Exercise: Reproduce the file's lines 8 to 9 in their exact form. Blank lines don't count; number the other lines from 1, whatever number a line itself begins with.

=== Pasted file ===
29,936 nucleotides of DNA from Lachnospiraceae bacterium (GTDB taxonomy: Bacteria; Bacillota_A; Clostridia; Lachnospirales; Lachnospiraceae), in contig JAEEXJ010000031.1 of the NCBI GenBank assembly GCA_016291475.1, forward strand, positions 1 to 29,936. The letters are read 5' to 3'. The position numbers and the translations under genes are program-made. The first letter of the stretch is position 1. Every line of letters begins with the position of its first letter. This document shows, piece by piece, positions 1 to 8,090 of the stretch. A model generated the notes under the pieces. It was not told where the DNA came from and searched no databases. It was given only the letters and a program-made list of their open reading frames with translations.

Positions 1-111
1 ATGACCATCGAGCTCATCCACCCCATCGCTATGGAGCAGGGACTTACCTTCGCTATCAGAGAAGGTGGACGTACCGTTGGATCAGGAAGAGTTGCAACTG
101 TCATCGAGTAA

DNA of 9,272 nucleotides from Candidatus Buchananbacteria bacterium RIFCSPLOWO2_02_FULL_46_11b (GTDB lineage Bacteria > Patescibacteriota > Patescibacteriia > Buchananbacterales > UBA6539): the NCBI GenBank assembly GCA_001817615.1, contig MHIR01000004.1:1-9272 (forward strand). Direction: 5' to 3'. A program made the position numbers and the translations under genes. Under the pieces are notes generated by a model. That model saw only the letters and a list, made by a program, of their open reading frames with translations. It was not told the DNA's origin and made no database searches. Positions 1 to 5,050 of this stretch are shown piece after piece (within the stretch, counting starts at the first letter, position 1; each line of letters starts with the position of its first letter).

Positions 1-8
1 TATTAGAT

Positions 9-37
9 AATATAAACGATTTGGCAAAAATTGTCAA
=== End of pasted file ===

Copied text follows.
Positions 9-37
9 AATATAAACGATTTGGCAAAAATTGTCAA